Iceland’s Golden Circle: Geysir

Geysers are fun!!!! When you tour the Golden Circle, outside of Reykjavic, you arrive to this fascinating geothermal area that gave us the word “geyser”. The minute you get out of the car you see several fields full of hot springs, steaming creeks, turquoise pools and ONE reliable geyser.






This is the old Geysir, the grand-father of the one we can see today. Geysir, discovered and named in 1294, refers to both this general area and a specific geyser, which once spouted as high as 80m, but is now just a calm, steamy vent with occasional hisses and gurgles.

Fortunately, there is one reliable, younger geyser to entertain thousands of tourist each day during summer. Its name is Strokkur:


It spouts every 5 minutes, more or less of course, there is no schedule.

The fun part is waiting for it to spout. First the water is calm with a little bit of steam:


Then it starts to boil, everybody around the geyser stops talking, all cameras are ready:


And then there is that sudden explosion that surprises everyone. It’s that element of surprise that makes geysers fun to watch.



And there is always a group of people who get wet:




Some come prepared:



If you don’t want to get wet you can watch everything from a distance:


Maybe one day, this will be the next generation of geysers in Iceland:


An interesting fact about Iceland:

Icelands “Strokkur Geysir” is one of the most persistent geysers in the world and lies in the Haukadalur valley at the base of Laugarfjall hill about 50 m from the site of the famous, but rarely active, “Geysir” which is the source of the generic name given to these kind of hot springs. The term Geysir (Engl. geyser) is itself derived from the Icelandic word “geysa” which means to gush.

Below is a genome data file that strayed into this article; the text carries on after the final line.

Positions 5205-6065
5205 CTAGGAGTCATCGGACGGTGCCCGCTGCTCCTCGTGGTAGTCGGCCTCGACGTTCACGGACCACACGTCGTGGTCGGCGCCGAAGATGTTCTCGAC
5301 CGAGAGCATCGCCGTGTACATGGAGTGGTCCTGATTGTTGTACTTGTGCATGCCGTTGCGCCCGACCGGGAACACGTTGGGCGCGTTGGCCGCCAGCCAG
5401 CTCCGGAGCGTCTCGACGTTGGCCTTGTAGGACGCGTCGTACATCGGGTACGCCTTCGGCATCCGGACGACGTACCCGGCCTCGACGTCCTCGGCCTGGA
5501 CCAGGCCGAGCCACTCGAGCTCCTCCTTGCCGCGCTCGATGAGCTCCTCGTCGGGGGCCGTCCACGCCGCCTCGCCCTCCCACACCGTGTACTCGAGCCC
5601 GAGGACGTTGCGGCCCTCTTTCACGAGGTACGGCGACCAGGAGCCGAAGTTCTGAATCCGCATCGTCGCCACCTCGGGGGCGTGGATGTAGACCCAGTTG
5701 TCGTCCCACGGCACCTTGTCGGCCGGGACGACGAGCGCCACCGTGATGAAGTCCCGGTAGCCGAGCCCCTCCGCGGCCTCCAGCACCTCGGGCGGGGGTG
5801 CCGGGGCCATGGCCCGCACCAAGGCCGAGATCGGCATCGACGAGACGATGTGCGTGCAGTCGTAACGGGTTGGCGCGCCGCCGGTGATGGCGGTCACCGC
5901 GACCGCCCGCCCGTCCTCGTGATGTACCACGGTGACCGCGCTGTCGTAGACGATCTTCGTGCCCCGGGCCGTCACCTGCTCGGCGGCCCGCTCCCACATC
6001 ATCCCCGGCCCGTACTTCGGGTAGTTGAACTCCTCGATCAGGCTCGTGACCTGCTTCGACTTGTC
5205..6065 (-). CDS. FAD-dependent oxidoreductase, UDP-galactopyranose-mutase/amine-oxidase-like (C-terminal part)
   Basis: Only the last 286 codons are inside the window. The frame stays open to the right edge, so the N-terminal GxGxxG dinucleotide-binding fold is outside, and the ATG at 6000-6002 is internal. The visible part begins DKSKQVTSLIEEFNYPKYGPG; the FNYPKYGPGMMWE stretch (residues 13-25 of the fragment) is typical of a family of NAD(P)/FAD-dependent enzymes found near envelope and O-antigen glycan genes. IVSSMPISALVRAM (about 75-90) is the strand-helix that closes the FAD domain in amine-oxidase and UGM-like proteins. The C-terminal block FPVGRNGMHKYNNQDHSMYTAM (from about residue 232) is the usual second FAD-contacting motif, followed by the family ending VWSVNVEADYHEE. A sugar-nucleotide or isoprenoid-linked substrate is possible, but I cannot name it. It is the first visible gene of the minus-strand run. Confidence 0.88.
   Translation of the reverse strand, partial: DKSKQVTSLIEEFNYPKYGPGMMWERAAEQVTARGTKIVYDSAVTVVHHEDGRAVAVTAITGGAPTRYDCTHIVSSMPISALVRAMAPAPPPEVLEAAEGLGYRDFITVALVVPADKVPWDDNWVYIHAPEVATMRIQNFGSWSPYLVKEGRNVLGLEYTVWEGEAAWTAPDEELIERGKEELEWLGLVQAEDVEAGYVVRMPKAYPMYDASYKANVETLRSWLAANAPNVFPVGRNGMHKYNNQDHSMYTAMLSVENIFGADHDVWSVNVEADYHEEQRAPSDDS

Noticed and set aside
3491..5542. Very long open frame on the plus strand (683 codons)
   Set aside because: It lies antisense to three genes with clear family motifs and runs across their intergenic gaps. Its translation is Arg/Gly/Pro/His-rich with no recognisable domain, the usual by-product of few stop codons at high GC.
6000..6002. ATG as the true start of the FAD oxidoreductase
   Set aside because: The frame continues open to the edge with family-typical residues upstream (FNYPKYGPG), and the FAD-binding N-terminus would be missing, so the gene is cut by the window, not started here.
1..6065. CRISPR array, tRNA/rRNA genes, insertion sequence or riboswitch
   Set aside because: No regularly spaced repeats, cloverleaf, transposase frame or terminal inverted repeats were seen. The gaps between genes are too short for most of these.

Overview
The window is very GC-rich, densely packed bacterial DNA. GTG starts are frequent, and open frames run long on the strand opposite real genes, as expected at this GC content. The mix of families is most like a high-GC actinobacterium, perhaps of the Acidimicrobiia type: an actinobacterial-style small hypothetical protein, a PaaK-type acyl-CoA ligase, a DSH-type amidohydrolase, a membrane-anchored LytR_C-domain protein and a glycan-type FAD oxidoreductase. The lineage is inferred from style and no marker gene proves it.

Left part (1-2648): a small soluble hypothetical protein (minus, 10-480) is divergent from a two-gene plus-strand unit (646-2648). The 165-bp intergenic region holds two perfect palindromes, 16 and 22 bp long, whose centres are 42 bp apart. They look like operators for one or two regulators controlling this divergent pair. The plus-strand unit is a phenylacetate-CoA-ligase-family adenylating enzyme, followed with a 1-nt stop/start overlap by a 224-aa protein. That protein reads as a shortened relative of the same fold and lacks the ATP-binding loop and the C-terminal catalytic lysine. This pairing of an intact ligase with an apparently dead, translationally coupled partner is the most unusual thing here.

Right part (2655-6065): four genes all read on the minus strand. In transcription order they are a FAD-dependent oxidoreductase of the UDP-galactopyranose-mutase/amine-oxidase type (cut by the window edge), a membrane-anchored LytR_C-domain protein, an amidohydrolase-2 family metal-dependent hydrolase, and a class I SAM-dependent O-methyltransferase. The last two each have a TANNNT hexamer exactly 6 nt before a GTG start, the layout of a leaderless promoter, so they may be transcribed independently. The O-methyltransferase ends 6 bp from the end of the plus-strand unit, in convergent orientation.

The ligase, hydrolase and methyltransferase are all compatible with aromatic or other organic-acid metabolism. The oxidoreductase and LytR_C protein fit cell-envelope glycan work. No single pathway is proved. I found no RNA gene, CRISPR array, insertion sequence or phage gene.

The small geothermal area in which the geyser lies is one of the major tourist attractions in iceland. Strokkur was first reported in 1789, after an earthquake which probably created or unblocked its conduit. Eruptions were regular until 1896, after which a renewed earthquake inactivated the geyser. In 1963, local people succeeded in unblocking the plumbing system and Strokkur has been active ever since. First records of geyser activity in the area date back to 1294, when the great Geysir is thought to have become active.


The geyser mechanism is not completely understood but Icelanders have their own explanation and it is shown on this postcard:


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1 Comment

  1. Bozena Stoch
    August 23, 2016 at 6:34 pm — Reply


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